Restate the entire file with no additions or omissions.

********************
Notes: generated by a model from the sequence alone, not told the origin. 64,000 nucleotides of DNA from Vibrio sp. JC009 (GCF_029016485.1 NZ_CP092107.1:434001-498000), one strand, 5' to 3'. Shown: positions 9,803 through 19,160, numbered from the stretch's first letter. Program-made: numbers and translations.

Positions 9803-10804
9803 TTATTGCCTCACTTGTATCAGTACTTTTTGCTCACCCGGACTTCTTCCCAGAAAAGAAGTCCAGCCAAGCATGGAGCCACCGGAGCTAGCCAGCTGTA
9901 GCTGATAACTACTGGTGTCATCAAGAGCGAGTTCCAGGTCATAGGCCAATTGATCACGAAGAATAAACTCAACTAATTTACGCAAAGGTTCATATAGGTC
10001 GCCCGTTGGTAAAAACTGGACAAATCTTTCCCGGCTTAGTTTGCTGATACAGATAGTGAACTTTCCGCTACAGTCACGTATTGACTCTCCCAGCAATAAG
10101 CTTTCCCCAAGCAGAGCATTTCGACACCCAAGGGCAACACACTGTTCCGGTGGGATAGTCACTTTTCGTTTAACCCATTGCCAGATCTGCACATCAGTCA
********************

Notes: generated by a model from the sequence alone, not told the origin. 64,000 nucleotides of DNA from Vibrio sp. JC009 (GCF_029016485.1 NZ_CP092107.1:434001-498000), one strand, 5' to 3'. Shown: positions 9,803 through 19,160, numbered from the stretch's first letter. Program-made: numbers and translations.

Positions 9803-10804
9803 TTATTGCCTCACTTGTATCAGTACTTTTTGCTCACCCGGACTTCTTCCCAGAAAAGAAGTCCAGCCAAGCATGGAGCCACCGGAGCTAGCCAGCTGTA
9901 GCTGATAACTACTGGTGTCATCAAGAGCGAGTTCCAGGTCATAGGCCAATTGATCACGAAGAATAAACTCAACTAATTTACGCAAAGGTTCATATAGGTC
10001 GCCCGTTGGTAAAAACTGGACAAATCTTTCCCGGCTTAGTTTGCTGATACAGATAGTGAACTTTCCGCTACAGTCACGTATTGACTCTCCCAGCAATAAG
10101 CTTTCCCCAAGCAGAGCATTTCGACACCCAAGGGCAACACACTGTTCCGGTGGGATAGTCACTTTTCGTTTAACCCATTGCCAGATCTGCACATCAGTCA